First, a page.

In her telling, a major incentive for Mr. Cheney's descent into the dark side was to cover up for the Bush White House's failure to heed the Qaeda threat in 2001. Jack Cloonan, a special agent for the F.B.I.'s Osama bin Laden unit until 2002, told Ms. Mayer that Sept. 11 was "all preventable." By March 2000, according to the C.I.A.'s inspector general, "50 or 60 individuals" in the agency knew that two Al Qaeda suspects -- soon to be hijackers -- were in America. But there was no urgency at the top. Thomas Pickard, the acting F.B.I. director that summer, told Ms. Mayer that when he expressed his fears about the Qaeda threat to Mr. Ashcroft, the attorney general snapped, "I don't want to hear about that anymore!"
After 9/11, our government emphasized "interrogation over due process," Ms. Mayer writes, "to pre-empt future attacks before they materialized." But in reality torture may well be enabling future attacks. This is not just because Abu Ghraib snapshots have been used as recruitment tools by jihadists. No less destructive are the false confessions inevitably elicited from tortured detainees. The avalanche of misinformation since 9/11 has compromised prosecutions, allowed other culprits to escape and sent the American military on wild-goose chases. The coerced "confession" to the murder of the Wall Street Journal reporter Daniel Pearl by Khalid Sheikh Mohammed, to take one horrific example, may have been invented to protect the real murderer.
The biggest torture-fueled wild-goose chase, of course, is the war in Iraq. Exhibit A, revisited in "The Dark Side," is Ibn al-Shaykh al-Libi, an accused Qaeda commander whose torture was outsourced by the C.I.A. to Egypt. His fabricated tales of Saddam's biological and chemical W.M.D. -- and of nonexistent links between Iraq and Al Qaeda -- were cited by President Bush in his fateful Oct. 7, 2002, Cincinnati speech ginning up the war and by Mr. Powell in his subsequent United Nations presentation on Iraqi weaponry. Two F.B.I. officials told Ms. Mayer that Mr. al-Libi later explained his lies by saying: "They were killing me. I had to tell them something."
That "something" was crucial in sending us into the quagmire that, five years later, has empowered Iran and compromised our ability to counter the very terrorists that torture was supposed to thwart. As The Times reported two weeks ago, Iraq has monopolized our military and intelligence resources to the point where we don't have enough predator drones or expert C.I.A. field agents to survey the tribal areas where terrorists are amassing in Pakistan. Meanwhile, the threat to America from Al Qaeda is "comparable to what it faced on Sept. 11, 2001," said Seth Jones, a RAND Corporation terrorism expert and Pentagon consultant. The difference between now and then is simply that the base of operations has moved, "roughly the difference from New York to Philadelphia."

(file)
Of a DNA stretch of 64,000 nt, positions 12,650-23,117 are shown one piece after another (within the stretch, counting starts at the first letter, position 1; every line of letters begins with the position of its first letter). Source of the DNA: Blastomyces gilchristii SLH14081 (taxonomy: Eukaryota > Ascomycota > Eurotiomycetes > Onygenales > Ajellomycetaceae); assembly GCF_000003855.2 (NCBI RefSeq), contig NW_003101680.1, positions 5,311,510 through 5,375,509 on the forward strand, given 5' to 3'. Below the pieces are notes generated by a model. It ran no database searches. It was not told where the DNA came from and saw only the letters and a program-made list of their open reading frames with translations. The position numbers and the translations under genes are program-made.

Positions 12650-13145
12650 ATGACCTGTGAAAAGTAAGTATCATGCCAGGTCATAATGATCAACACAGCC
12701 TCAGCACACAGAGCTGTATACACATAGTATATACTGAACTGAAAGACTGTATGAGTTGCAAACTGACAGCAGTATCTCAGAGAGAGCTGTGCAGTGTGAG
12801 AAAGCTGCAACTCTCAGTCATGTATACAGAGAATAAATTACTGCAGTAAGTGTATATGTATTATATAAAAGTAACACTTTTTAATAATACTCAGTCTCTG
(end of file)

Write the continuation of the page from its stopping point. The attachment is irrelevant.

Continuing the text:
Yet once again terrorism has fallen off America's map, landing at or near the bottom of voters' concerns in recent polls. There were major attacks in rapid succession last week in Pakistan, Afghanistan (the deadliest in Kabul since we "defeated" the Taliban in 2001) and at the American consulate in Turkey. Who listened to this ticking time bomb? It's reminiscent of July 2001, when few noticed that the Algerian convicted of trying to bomb Los Angeles International Airport on the eve of the millennium testified that he had been trained in bin Laden's Afghanistan camps as part of a larger plot against America.
In last Sunday's Washington Post, the national security expert Daniel Benjamin sounded an alarm about the "chronic" indecisiveness and poor execution of Bush national security policy as well as the continuing inadequacies of the Department of Homeland Security. Mr. Benjamin must feel a sinking sense of dj vu. Exactly seven years ago in the same newspaper, just two months before 9/11, he co-wrote an article headlined "Defusing a Time Bomb" imploring the Bush administration in vain to pay attention to Afghanistan because that country's terrorists "continue to pose the most dangerous threat to American lives."
And so we're back where we started in the summer of 2001, with even shark attacks and Chandra Levy's murder (courtesy of a new Washington Post investigation) returning to the news. We are once again distracted and unprepared while the Taliban and bin Laden's minions multiply in Afghanistan and Pakistan. This, no less than the defiling of the Constitution, is the legacy of an administration that not merely rationalized the immorality of torture but shackled our national security to the absurdity that torture could easily fix the terrorist threat.
That's why the Bush White House's corruption in the end surpasses Nixon's. We can no longer take cold comfort in the Watergate maxim that the cover-up was worse than the crime. This time the crime is worse than the cover-up, and the punishment could rain down on us all.